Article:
Curator Joshua Chuang Out at the Troubled Center for Creative Photography


Joshua Chuang, the highly regarded chief curator of the Center for Creative Photography, has resigned his post. According to Terry Etherton, owner of the Etherton Gallery and regular donor of the center, Chuang resigned because the university was not going to renew his contract.

Etherton was informed of Chuang’s departure from the office of Kimberly Andrews Espy, the AU’s senior vice president for research and discovery, who oversees the three campus museums.

“Dr. Espy called me yesterday (Wednesday November 18th),” Etherton said. “I told him it was a colossal mistake. This is going to do a lot of damage. It’s a big step backwards for the center Josh’s reputation in the photography world is really good.

Chuang was traveling in Europe and could not be reached for comment. He was in Paris last week to attend the Paris Photo International Exhibition when terrorists attacked the city and killed 130 people. The last days of the expo have been canceled; Chuang was not injured.

When asked on Friday morning if Chuang was still employed by the center, deputy director Denise Gose said, “I cannot comment on this.”

Chuang, a Dartmouth and Yale graduate, was hired with great fanfare not quite two years ago.

“Joshua brings a rare blend of imagination and rigor to his exhibitions, conferences and publications, and has a knack for sharing his knowledge in a very engaging way,” wrote CCP director Katharine Martinez at the time. “He will play a major role in shaping the future of the center as we acquire and promote photographic collections of extraordinary quality to stimulate the imagination, advance scholarship and encourage creativity.”

Martinez also declined to comment on Friday.

To come to the center, Chuang gave up a job as an associate curator of photography and digital media at Yale University Art Gallery. During his years at Yale, he organized, among other exhibitions, a major exhibition on photographer Robert Adams who traveled across North America and Europe.

When he arrived in Tucson with his family in April 2014, the center had been without a chief curator for five years, an incredibly long period in the life of a museum. His predecessor, Britt Salvesen, who had been both director and curator, left in 2009. Chuang began to organize an ambitious series of exhibitions.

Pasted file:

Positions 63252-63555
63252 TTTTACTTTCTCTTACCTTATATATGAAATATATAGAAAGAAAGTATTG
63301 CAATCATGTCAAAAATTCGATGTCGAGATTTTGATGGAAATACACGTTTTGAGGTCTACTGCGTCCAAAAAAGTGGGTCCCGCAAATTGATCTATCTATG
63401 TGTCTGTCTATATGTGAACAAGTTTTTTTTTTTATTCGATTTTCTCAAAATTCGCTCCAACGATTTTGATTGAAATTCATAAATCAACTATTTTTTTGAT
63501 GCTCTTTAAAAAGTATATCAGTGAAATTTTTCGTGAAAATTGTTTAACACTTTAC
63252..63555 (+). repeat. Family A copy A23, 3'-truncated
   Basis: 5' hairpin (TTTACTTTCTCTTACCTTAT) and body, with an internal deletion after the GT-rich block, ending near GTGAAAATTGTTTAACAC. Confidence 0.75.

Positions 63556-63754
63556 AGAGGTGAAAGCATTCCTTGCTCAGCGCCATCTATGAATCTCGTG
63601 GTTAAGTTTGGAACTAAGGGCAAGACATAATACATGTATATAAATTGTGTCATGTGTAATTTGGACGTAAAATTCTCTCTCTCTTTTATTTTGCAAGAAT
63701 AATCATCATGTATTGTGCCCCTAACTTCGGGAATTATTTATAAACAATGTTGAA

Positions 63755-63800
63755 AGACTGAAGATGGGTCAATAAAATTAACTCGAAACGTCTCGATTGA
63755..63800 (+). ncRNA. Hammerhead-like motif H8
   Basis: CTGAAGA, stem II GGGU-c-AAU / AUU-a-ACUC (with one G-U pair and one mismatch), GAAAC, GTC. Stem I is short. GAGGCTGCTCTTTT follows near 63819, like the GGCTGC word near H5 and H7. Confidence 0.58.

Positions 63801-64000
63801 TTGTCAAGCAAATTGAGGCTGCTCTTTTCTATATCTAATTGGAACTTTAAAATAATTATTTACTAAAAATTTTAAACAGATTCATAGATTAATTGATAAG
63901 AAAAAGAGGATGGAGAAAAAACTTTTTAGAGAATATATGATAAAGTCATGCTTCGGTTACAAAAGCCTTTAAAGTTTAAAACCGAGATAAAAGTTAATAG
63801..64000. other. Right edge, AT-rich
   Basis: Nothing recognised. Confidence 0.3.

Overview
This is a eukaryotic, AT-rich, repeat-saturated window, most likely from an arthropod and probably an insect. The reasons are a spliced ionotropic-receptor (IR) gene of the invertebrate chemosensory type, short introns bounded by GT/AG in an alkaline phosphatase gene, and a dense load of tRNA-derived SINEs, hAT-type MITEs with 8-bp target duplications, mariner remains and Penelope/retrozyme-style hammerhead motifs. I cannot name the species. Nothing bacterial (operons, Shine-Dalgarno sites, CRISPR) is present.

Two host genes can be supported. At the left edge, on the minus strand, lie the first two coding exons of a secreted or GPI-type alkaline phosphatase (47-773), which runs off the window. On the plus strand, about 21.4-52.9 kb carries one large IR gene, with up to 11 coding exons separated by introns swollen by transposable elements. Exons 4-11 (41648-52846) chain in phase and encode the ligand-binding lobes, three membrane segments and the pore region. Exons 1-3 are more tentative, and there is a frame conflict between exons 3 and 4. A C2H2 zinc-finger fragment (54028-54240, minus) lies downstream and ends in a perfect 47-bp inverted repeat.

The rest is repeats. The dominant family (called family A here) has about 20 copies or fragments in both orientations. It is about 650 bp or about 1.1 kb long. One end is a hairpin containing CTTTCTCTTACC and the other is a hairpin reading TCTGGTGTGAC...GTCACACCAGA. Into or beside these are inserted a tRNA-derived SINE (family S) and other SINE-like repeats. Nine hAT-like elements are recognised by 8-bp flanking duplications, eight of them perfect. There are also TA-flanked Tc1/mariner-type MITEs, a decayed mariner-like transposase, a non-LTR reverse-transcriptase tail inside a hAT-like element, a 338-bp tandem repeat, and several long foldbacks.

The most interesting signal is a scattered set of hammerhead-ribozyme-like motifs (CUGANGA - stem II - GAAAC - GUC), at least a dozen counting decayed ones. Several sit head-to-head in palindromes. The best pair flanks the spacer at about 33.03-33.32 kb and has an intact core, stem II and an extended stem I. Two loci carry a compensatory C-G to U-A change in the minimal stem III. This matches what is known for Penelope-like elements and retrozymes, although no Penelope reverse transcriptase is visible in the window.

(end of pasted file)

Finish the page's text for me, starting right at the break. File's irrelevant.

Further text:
Ironically, in a cover story in the Arizona Daily Star ‘s Caliente magazine on Thursday, November 19, writer Kethia Kong detailed the well-received exhibitions Chuang has held since his arrival.

“He has accomplished so much in such a short time,” said the center’s Rebecca Senf in Kong. “He is such an innovative, ambitious and creative thinker. Each of its exhibitions is so different from each other.

The Chuang CCP’s first show, in the fall of 2014, was an avant-garde and eclectic exhibition of the collection of contemporary photographs by UA dance teacher Doug Nielsen. The second was a fascinating look at the interdependence of astronomy and photography.

Senf collaborated with Chuang on the current show, “Lives of Pictures,” which celebrates the 40th anniversary of the CCP, a world-class photography museum whose holdings, 90,000 photos, include works by greats like Ansel Adams, Harry Callahan, Helen Levitt and Garry Winogrand.

“Josh had a really nice idea to ask former curators and directors to choose images,” Senf says. “In the exhibition you get a real sense of the collection. With all those voices contributing, you get a real chorus.

Chuang’s departure after such a short term is a disturbing repetition of the institution’s earlier problems. The center has been plagued for years by internal tensions and a revolving door of curators and directors. Bitter conflicts erupted over the administrative structure – the center fought for years to get out of control of the university library – and over aesthetic choices.

Traditionalists argued that all exhibits should be drawn from the museum’s own funds, while others, including former curator Trudy Wilner Stack, believed in-house exhibits should be balanced with exhibits of the work of living photographers.

Lately, debates have raged over whether the center should even continue to hold exhibitions in a time of meager budgets. Some argue that the center should instead devote its resources solely to taking care of the precious archives and maintaining its academic research arm. Already a few exhibitions are on the horizon.

“The Lives of Pictures”, originally scheduled until March, has now been extended until May 14. No other exhibition is listed for the moment.

The woes of the center have long been a topic of conversation in the photography world, and the news of Chuang’s hiring has bolstered his reputation. As Etherton noted in a Facebook post on Thursday, “His advocacy for the Center at the highest levels in our field has sparked a renewed interest and understanding for the Center and the precious archives in its care. ”

“Letting Josh get away was their biggest mistake,” Etherton says. “He was the feather of the center cap. He had turned around and righted the ship. They put it back five years.

Chuang’s resignation is effective January 15.

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